Floating aerial boom delivers perfect Dockland paint job
An aerial boom supplied by powered access hire specialist JMS has been lifted onto a river barge to allow contractors to paint a railway bridge in London’s Docklands.
The highly unusual approach to working at height meant the bridge could be painted with no disruption to train services and passengers and without erecting extensive and costly scaffolding.
JMS boom on barge – watch stunning aerial video
JMS Sales and Marketing Director Scott Walker said the innovative floating powered access solution could be used to maintain many other structures over water.
He added: “This was an excellent example of a facilities maintenance contractor working in partnership with the powered access hire specialist to deliver an all but unique solution.
“In 20 years working in powered access, I haven’t come across an aerial platform being placed on a barge to carry out work like this. But now we’ve shown in can be done, it clearly has many more applications.”
Barge operation – safe and productive
JPV Painting Ltd called in JMS to advise how it could best use powered access to safely and productively clean and paint the bridge on the Docklands Light Railway (DLR).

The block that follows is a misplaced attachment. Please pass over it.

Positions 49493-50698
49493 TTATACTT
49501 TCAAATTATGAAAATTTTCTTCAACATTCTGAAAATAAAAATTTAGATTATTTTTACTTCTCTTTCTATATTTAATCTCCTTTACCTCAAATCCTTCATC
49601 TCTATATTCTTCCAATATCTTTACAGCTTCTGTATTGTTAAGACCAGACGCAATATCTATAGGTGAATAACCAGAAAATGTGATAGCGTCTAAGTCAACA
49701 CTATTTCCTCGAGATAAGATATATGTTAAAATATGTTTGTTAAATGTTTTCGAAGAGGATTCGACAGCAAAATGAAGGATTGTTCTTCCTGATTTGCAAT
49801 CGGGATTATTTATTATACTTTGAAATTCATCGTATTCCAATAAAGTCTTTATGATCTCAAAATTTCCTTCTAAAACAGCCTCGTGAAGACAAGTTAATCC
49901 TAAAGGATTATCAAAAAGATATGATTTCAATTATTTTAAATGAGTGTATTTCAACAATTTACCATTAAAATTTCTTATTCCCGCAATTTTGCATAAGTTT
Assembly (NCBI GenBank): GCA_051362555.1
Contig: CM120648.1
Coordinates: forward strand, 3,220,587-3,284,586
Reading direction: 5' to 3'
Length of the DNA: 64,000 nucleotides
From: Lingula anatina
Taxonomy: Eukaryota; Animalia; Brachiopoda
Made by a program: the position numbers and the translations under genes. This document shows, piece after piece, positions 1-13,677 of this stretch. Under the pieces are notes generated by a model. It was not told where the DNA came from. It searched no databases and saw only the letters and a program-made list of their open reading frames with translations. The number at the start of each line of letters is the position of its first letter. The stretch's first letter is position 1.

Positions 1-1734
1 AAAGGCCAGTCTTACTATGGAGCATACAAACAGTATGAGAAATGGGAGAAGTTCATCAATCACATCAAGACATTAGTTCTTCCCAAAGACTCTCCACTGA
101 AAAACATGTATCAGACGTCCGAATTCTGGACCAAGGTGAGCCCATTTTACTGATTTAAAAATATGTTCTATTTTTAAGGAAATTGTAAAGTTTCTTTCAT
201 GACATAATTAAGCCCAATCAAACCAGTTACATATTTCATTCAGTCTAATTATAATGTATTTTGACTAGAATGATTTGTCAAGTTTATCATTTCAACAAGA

The structure forms part of South Quays Station on the Isle of Dogs, just south of Canary Wharf.
It was critical to identify a working method that caused the least inconvenience to rail passenger, and to businesses and residents, in one of the most vibrant areas of London.
The answer was to use a 90-tonne mobile crane, supplied by Nationwide Lifting Services, to lift a Genie S-60 diesel telescopic boom onto a 60-tonne motor barge supplied by WHH Barges.
Innovative approach ‘most viable’ solution
JMS Regional Account Manager Sean McNamara was tasked with selecting the right mobile elevating working platform (MEWP) to meet the project’s exacting requirements.
He said: “With the restrictions in place and taking account of all types of MEWPs this was the most viable practical solution.
“The Genie S-60 boom has exceptional reach and working height yet is highly-compact. At just 2.49 metres wide it was narrow enough to fit inside the barge and be operated as required.”
The 10-tonne machine was lifting onto the barge at West India Dock Quay, with the assistance of the Canal and Rivers Trust. The barge then travelled the one kilometre to Millwall Inner Dock.
Powered access capabilities proven
JMS advised that IPAF’s regulations for working over water should be applied. This meant boom operatives did not wear harnesses but did wear life jackets.
The programme to clean and paint the south-facing side of the bridge, inside Millwall Inner Dock, was completed safely and on schedule in two weeks.
Scott Walker said: “The success of this project depended on excellent partnership working involving many stakeholders, not least the DLR’s operators, KeolisAmey Docklands, who needed to be sure the approach was safe.
“Sean McNamara has done an excellent job of demonstrating the capabilities of powered access equipment in an unusual and challenging environment. I’m sure that, now the case is made, it is not the last time we will see one of our booms take to the water in this way.”